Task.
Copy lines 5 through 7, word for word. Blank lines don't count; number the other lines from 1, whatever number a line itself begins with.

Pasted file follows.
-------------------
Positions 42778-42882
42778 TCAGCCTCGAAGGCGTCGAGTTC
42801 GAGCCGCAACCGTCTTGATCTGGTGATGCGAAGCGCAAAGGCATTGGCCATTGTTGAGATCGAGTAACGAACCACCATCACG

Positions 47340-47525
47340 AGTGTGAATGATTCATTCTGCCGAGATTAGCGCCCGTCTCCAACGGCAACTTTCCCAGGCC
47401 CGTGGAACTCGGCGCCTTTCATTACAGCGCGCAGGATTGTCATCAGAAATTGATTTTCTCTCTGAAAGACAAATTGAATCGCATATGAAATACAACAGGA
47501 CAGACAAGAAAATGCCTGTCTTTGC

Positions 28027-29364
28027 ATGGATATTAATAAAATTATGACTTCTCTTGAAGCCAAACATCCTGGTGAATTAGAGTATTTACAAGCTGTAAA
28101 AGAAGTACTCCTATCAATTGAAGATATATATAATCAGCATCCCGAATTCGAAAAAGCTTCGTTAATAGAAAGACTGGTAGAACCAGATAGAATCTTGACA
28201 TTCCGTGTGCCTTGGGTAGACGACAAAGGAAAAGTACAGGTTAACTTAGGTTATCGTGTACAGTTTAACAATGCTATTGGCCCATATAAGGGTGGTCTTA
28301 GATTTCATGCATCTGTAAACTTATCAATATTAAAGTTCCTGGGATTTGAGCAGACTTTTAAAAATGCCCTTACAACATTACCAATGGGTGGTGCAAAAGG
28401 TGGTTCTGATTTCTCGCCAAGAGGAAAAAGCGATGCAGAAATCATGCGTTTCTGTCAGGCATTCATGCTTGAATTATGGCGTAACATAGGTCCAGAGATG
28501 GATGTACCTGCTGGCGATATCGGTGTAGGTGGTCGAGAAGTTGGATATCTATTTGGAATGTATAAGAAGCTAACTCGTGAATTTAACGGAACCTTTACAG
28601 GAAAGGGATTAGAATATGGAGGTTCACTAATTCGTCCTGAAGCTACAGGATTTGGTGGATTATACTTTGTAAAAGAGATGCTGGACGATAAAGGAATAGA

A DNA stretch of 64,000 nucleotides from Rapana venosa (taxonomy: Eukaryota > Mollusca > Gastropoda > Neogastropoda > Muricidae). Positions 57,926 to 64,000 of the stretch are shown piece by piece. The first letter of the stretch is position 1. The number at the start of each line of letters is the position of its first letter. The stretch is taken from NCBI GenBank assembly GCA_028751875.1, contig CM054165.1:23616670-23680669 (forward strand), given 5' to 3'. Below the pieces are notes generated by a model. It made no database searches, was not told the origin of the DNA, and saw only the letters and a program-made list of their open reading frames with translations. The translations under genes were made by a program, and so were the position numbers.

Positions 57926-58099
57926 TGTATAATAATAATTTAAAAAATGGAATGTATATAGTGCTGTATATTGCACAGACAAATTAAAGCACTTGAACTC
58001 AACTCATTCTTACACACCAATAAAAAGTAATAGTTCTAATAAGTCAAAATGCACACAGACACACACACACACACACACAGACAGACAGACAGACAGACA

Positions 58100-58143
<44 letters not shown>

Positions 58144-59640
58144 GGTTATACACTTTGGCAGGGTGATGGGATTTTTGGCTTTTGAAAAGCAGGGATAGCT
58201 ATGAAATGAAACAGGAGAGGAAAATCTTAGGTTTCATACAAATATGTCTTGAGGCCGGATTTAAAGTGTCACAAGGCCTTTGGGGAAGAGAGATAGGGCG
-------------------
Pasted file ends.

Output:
47340 AGTGTGAATGATTCATTCTGCCGAGATTAGCGCCCGTCTCCAACGGCAACTTTCCCAGGCC
47401 CGTGGAACTCGGCGCCTTTCATTACAGCGCGCAGGATTGTCATCAGAAATTGATTTTCTCTCTGAAAGACAAATTGAATCGCATATGAAATACAACAGGA
47501 CAGACAAGAAAATGCCTGTCTTTGC